Western moves toward smoke-free campus

Paul Mayne // Western NewsLaunched in October 2015, the Let’s Clear the Air Here campaign looks to engage the university community in a conversation about smoking policies on campus. As part of that, the university implemented three ‘clear air corridors’ where smoking is prohibited – including this one between Somerville House and Lawson Hall.

A university community call to clear the air is being heeded as Western officials announced this week their plans to snuff out smoking across campus by July 2019.

Starting today, smokers are required to keep at least 10 meters from any campus building. While previous policy required smokers to be 10 metres from doors and windows, this slight revision will help to address concerns about smoke filtering into buildings.

On July 1, smoking will be allowed only in a limited number of designated smoking areas on campus. The number and location of these smoking areas are currently being evaluated. One year later, on July 1, 2019, Western’s campus will become officially smoke-free as those designated smoking areas will be phased out/removed.

“We recognize the move to smoke-free will be a difficult transition for some members of our campus community,” said Jane O’Brien, Associate Vice-President (Human Resources). “In addition to a phased-in approach to a smoke-free environment, we will be working to ensure students, faculty and staff are aware of smoking cessation supports available to those who wish to quit smoking.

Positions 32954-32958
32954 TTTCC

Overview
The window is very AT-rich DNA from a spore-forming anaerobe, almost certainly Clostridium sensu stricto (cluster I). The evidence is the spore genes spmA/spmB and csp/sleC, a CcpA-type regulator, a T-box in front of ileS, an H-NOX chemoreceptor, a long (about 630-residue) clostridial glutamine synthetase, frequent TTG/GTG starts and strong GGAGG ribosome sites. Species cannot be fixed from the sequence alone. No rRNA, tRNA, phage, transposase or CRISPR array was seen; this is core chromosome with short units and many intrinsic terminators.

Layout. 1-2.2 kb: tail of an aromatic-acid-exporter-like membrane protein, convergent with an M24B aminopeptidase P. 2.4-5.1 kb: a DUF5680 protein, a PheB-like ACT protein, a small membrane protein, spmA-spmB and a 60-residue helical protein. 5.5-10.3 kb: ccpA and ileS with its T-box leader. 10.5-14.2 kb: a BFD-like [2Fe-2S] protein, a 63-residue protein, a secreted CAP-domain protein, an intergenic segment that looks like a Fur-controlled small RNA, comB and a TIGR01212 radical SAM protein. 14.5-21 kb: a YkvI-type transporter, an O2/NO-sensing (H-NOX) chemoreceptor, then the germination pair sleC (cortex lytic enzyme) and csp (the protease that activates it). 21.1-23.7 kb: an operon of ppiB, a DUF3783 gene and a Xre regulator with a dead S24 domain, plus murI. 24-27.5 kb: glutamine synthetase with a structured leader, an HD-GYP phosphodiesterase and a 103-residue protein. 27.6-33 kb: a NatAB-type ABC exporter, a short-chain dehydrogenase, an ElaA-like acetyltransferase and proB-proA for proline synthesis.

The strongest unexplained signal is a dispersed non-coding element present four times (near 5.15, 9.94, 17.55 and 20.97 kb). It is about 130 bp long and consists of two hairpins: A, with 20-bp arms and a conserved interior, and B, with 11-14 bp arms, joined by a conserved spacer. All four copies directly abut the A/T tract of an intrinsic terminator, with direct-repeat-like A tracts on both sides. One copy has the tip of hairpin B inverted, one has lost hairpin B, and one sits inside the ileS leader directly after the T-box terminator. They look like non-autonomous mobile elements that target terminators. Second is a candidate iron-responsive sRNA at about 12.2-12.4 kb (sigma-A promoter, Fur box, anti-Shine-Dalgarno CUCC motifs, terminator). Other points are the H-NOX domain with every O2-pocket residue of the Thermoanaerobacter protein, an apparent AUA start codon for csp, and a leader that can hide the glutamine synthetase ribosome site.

“Western’s vision is to be a destination of choice for the world’s brightest minds and we have a responsibility as educators to ensure we create an environment that promotes health and wellness.”

The university’s decision to move towards a smoke-free campus is being undertaken after extensive consultation with many groups and individuals at Western, who indicated that a smoke-free environment would create a healthier environment for all people who come to Western to study, work and visit. In a 2016 survey of students, faculty and staff, 76 per cent of respondents agreed that a move to a smoke-free campus would be a positive transition.

As Western implements its new policy on July 1, efforts will also be made to communicate information to community members who regularly visit campus.

“Our goal during the transition to smoke-free will be to inform, educate and encourage people to help us create a healthier campus,” O’Brien said.

According to the Canadian Cancer Society, Western would be the third Ontario university or college campus to go smoke free. McMaster University and St. Paul University have already made the move. Western also joins a growing wave of smoke-free campus across the country, nearly two dozen, from Emily Carr College of Art + Design in BC, to the University of Winnipeg in Manitoba, to Yukon College, to Acadia, Dalhousie and Memorial in the east.

Visit the Let’s Clear the Air website for further details.